By Martin Chávez
July 26, 2018 at 5:00 am ET
Google, Facebook and Amazon collectively acquired a staggering 182 companies from 2013 through 2017, making the business practices of Rockefeller’s Standard Oil seem in retrospect quaint and austere. Amazon’s latest billion-dollar purchase of PillPack, the online pharmacy startup that ships presorted prescriptions to customers throughout the United States, is a prime example of how big tech companies exploit lax regulations to devour potential competitors before they truly get off the ground.
Amazon’s acquisition of the Boston-based startup, which paves the way for the tech giant to infiltrate yet another industry and amass even more sensitive consumer data, should be the straw that broke the camel’s back for antitrust enforcers who talk a big game about the importance of startups and small businesses as the lifeblood of thriving local communities.
It is time for regulators at the U.S. Federal Trade Commission to flex their muscles and block these major acquisitions, and for state and local lawmakers stop forking over millions in taxpayer subsidies to woo Amazon and other big tech companies that can afford to pay their own way.
Regulators have largely taken a hands-off approach to mergers and acquisitions in the tech space over the last decade, allowing the major players to swallow up smaller companies in different or related sectors so long as there was no evidence the transaction would harm consumers. Google scooped up the breakthrough mobile navigation app Waze for a paltry $966 million and Facebook shelled out roughly $19 billion for the texting platform WhatsApp. More recently, Amazon paid $1 billion in cash to acquire smart-doorbell maker Ring. Regulators did not bat an eye — how bad could it be for consumers to enjoy even more efficient versions of products that were already free?
But this reductionist rationale ignores the damage these kinds of deals do to would-be entrepreneurs, who more and more are deciding to forego founding a business because they simply cannot compete with the powers that be. Amazon now accounts for nearly half of all online retail sales in the United States and rakes in one of every two dollars spent online. Meanwhile, the number of new American businesses created annually has plummeted by more than 65 percent since 1980.
Yet state and local lawmakers are still funneling massive sums of corporate welfare to companies like Amazon, which saw more than $177 billion in revenue last year. In fact, Amazon has received $1.5 billion in taxpayer subsidies since 2000. Instead of continuing to line the pockets of the third-richest company in the world, lawmakers should use taxpayer dollars to incentivize entrepreneurship and economic development in local communities – investing in 21st century workforce training programs, for example, that ensure small business owners have access to the talent they need to compete.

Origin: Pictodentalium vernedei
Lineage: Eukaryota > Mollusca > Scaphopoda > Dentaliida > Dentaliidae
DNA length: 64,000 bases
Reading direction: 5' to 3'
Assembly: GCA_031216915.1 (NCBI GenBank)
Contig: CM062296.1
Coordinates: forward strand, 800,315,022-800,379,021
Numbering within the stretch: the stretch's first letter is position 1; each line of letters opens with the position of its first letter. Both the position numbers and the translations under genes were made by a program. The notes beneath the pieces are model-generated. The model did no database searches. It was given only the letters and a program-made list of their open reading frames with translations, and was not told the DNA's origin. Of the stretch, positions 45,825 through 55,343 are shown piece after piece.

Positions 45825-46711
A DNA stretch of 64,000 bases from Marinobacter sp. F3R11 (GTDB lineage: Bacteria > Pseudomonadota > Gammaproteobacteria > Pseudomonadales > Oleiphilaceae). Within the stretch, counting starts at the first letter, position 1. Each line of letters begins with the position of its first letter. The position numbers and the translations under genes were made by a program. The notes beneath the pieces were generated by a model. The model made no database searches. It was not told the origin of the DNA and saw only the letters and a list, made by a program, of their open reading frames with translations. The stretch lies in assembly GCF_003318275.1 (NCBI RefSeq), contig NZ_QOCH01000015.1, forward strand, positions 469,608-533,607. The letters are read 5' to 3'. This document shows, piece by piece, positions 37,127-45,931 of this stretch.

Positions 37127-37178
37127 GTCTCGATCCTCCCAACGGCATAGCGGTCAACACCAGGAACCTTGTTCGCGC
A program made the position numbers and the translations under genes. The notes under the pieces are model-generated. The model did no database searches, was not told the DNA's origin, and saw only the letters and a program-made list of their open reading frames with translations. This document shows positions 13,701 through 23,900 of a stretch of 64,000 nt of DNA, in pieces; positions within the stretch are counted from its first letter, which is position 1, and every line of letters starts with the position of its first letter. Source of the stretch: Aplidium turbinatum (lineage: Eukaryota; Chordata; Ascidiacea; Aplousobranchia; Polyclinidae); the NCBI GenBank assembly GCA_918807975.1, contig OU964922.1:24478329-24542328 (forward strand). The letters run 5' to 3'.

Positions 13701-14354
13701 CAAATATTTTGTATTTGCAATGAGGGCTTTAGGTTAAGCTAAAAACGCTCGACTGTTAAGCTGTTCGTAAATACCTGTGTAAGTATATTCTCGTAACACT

By purchasing PillPack, Amazon positions itself to become a key player in the pharmaceutical industry, which it has had its sights on since earlier this year when it announced that it was teaming up with Berkshire Hathaway and JPMorgan Chase to form an independent health care company. But instead of PillPack disrupting the pharmaceutical industry and nudging it into the 21st century, Amazon will once again exert unprecedented control over a critical market. The tech giant will also become the custodian of sensitive personal health information in an era when consumers are deeply worried about the ways in which major tech companies have failed to protect their data.
Startups and small businesses do not have a fighting chance in the modern economy if we continue down this reckless, short-sighted path. Local economies will be almost entirely dependent on a handful of tech companies, whose employees – save the coders and CEOs – will be increasingly disposable as they automate their way to record profits. In fact, Amazon’s warehouses are predominantly staffed by workers who earn 15 percent less on average than other workers in similar jobs in the same area and many are deemed “temporary,” which means they have minimal benefits—if any— and cannot receive compensation if they are injured on the job.
Simply put, Silicon Valley and the few other areas like it cannot be the only place where it is possible to create or land a job. It is time for members of Congress to finally flex their muscles and push regulators to protect innovation and competition from big tech’s unfettered ambition.
Startups and small businesses are the bedrock of our economy, constantly correcting for the shortcomings of the status-quo class and creating jobs that could not have previously been imagined. Amazon’s purchase of PillPack has many antitrust enforcers up in arms, but they should finally do something.
Martin Chávez, a former three-term mayor of Albuquerque, New Mexico and New Mexico state senator, is a national spokesperson for the Free & Fair Markets Initiative, a nonprofit coalition focused on supporting a modern, fair marketplace that serves the best interests of small businesses, local communities and everyday Americans.
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